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Legislative proposals to address the food safety

17 October 2009 1,605 views No Comment

U.S. Senator Kirsten Gillibrand is introducing new legislation that is designed to protect citizens from food borne illnesses.

She wants to ensure there are safe, healthy foods available for everyone.

In a telephone conference, the senator announced a comprehensive plan to overhaul the nation’s food safety laws by improving inspection, recall response and public education.

The proactive cornerstone of the senator’s new legislation is to mandate E. coli inspections of ground beef.

“While the U.S. Department of Agriculture has made some progress improving food safety regulations, the nation’s food safety laws have not been significantly overhauled in more than a century,” Sen. Gillibrand said, quoting data from the Congressional Research Service.

In 2009, she said, there is food that is still going straight to our kitchens, school cafeterias and restaurants without being properly tested to ensure safety.

“We need to do a better job of catching contaminated food before it ever comes close to a kitchen table.

“My plan addresses the gaps in the inspection process and improves recalls and public education, so parents have access to the information that will keep their families safe,” the senator said.

Across New York, approximately 5 million people are afflicted with food-borne illnesses each year.

In Western New York, an estimated 360,000 individuals are afflicted with these illnesses each year.

From meat and poultry to peanut butter, fruits and vegetables, almost every type of food we eat each day has the potential for contamination because of outdated, insufficient safeguards and testing processes, the senator said.

She wants to strengthen inspections and surveillance, particularly that of ground beef.

Currently, she said, there is no federal requirement for meat grinders to test their ingredients for E. coli.

To reduce the risk of E. coli ending up in the hamburgers and other foods we eat, the senator is authoring the E. Coli Eradication Act which would require all plants that process ground meat to test their products regularly before it is ground and again before it is combined with other products and packaged.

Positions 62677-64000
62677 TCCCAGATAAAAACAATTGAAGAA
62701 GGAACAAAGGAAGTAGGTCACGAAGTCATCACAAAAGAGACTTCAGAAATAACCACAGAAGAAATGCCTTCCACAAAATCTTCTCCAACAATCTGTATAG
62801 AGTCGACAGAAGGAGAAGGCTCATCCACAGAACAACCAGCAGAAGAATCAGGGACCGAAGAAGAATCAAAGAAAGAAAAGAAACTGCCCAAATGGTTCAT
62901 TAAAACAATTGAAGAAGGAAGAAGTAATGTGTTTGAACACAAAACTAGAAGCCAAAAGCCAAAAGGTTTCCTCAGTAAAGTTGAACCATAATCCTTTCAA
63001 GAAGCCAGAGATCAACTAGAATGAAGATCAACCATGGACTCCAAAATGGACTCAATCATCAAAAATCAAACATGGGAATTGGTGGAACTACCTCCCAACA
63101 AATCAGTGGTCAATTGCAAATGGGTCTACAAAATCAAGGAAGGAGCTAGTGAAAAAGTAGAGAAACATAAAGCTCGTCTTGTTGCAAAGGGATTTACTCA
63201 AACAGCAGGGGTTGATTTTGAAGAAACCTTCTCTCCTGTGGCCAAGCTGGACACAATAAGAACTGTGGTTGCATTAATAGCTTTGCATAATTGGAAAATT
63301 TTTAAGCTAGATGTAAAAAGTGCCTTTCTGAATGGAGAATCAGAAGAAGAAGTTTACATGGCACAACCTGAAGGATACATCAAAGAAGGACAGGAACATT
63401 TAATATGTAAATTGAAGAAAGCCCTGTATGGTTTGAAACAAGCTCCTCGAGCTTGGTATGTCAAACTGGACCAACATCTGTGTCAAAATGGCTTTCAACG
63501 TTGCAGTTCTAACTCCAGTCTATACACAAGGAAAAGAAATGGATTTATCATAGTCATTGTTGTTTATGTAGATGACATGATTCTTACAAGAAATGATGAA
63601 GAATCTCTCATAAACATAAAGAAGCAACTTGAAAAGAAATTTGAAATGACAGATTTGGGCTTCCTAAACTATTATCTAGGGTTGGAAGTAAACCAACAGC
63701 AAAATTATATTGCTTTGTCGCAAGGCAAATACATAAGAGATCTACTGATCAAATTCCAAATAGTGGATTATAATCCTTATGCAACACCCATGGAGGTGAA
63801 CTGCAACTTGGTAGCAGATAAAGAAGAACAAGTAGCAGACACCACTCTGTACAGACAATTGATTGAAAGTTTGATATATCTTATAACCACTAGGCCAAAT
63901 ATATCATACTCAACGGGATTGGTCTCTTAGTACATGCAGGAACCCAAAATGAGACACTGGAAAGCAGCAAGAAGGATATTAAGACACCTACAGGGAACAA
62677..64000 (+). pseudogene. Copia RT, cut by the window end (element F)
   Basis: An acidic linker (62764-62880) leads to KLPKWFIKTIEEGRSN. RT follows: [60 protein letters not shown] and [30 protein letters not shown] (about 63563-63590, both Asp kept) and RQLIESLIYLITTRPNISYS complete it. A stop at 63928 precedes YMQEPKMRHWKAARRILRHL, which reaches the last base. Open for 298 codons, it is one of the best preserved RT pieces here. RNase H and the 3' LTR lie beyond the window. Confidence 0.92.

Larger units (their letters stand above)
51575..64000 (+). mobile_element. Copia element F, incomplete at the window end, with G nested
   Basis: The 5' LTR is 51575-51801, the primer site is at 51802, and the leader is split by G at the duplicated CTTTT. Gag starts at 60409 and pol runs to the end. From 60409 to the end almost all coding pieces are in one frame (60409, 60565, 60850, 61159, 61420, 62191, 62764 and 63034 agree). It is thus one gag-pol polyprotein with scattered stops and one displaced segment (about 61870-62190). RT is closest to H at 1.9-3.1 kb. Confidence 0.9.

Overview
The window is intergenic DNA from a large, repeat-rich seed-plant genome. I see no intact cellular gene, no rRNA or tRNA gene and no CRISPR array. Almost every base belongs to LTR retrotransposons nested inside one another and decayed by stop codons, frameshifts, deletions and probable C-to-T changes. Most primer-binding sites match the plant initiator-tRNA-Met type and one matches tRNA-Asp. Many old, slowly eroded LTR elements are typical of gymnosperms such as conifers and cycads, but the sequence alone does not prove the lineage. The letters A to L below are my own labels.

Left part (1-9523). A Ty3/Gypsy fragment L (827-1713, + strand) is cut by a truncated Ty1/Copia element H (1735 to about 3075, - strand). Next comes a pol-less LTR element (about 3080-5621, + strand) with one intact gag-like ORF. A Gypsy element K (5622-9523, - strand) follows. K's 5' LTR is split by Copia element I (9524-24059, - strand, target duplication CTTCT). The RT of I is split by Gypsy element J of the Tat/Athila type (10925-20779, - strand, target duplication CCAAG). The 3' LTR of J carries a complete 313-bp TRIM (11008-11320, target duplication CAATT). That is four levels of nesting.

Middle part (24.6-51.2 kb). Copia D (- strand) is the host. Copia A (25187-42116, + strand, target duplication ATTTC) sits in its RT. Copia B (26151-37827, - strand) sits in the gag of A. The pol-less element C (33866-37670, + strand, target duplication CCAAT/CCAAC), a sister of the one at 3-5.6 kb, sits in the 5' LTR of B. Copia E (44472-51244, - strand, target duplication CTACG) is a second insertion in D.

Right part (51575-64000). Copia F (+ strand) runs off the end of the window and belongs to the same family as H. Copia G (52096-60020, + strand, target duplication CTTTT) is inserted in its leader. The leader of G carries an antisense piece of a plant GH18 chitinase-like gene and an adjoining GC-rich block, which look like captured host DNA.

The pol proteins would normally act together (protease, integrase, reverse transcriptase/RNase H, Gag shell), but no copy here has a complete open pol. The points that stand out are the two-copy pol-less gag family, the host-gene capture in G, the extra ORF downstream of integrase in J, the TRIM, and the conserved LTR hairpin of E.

The senator is also co-sponsoring the FDA Food Safety Modernization Act that would make comprehensive improvements to the safety of fruits and vegetables to help prevent.outbreaks before they start.

She also wants to improve the safety of imported foods.

According to the senator, 15 percent of America’s overall food supply is imported from overseas, including 60 percent of fruits and vegetables and 80 percent of seafood.

To ensure the safety of this imported food, Sen. Gillibrand is calling for the Department of Homeland Security to prioritize the hiring of inspectors to protect consumers.

Additionally, the senator will work to require importers to verify the safety of foreign suppliers and imported food by allowing the FDA to require certification for high risk foods.

This would include the right to deny entry to a food that lacks certification or that which is from a foreign facility that has refused U.S. inspections.

In addition, the senator will work with her colleagues to give the FDA the authority to order a mandatory recall of a food product when a company fails to voluntarily recall the product at the FDA’s request.

Right now, she said, recalls are only voluntary.

According to the Center for Disease Control, every year an estimated 87 million Americans are sickened by contaminated food, 371,000 are hospitalized and 5,700 die from food related disease.

County Statistics for Western New York: In Western New York, an estimate of nearly 360,000 are afflicted with a food-borne illness each year.

By JOAN JOSEPHSON, OBSERVER Staff Writer

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